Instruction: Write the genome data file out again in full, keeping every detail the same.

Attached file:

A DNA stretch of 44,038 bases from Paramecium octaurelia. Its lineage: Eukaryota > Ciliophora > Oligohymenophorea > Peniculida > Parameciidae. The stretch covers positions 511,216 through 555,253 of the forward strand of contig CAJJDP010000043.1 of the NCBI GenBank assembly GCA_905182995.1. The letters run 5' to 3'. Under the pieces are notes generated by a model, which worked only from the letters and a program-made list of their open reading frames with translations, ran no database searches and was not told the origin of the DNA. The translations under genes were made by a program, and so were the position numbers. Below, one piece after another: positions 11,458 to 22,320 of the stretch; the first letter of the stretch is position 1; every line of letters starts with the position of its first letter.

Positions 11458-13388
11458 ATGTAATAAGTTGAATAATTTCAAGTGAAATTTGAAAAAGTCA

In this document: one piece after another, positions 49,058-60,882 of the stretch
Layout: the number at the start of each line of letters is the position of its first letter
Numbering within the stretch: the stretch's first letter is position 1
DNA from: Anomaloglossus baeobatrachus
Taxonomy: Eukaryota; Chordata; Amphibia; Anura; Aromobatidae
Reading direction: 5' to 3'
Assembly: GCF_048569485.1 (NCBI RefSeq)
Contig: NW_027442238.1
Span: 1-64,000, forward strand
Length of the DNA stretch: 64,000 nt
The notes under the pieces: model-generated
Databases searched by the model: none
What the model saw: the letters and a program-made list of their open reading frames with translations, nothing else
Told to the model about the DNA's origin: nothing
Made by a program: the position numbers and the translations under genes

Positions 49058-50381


A DNA stretch of 44,038 bases from Paramecium octaurelia. Its lineage: Eukaryota > Ciliophora > Oligohymenophorea > Peniculida > Parameciidae. The stretch covers positions 511,216 through 555,253 of the forward strand of contig CAJJDP010000043.1 of the NCBI GenBank assembly GCA_905182995.1. The letters run 5' to 3'. Under the pieces are notes generated by a model, which worked only from the letters and a program-made list of their open reading frames with translations, ran no database searches and was not told the origin of the DNA. The translations under genes were made by a program, and so were the position numbers. Below, one piece after another: positions 11,458 to 22,320 of the stretch; the first letter of the stretch is position 1; every line of letters starts with the position of its first letter.

Positions 11458-13388
11458 ATGTAATAAGTTGAATAATTTCAAGTGAAATTTGAAAAAGTCA

In this document: one piece after another, positions 49,058-60,882 of the stretch
Layout: the number at the start of each line of letters is the position of its first letter
Numbering within the stretch: the stretch's first letter is position 1
DNA from: Anomaloglossus baeobatrachus
Taxonomy: Eukaryota; Chordata; Amphibia; Anura; Aromobatidae
Reading direction: 5' to 3'
Assembly: GCF_048569485.1 (NCBI RefSeq)
Contig: NW_027442238.1
Span: 1-64,000, forward strand
Length of the DNA stretch: 64,000 nt
The notes under the pieces: model-generated
Databases searched by the model: none
What the model saw: the letters and a program-made list of their open reading frames with translations, nothing else
Told to the model about the DNA's origin: nothing
Made by a program: the position numbers and the translations under genes

Positions 49058-50381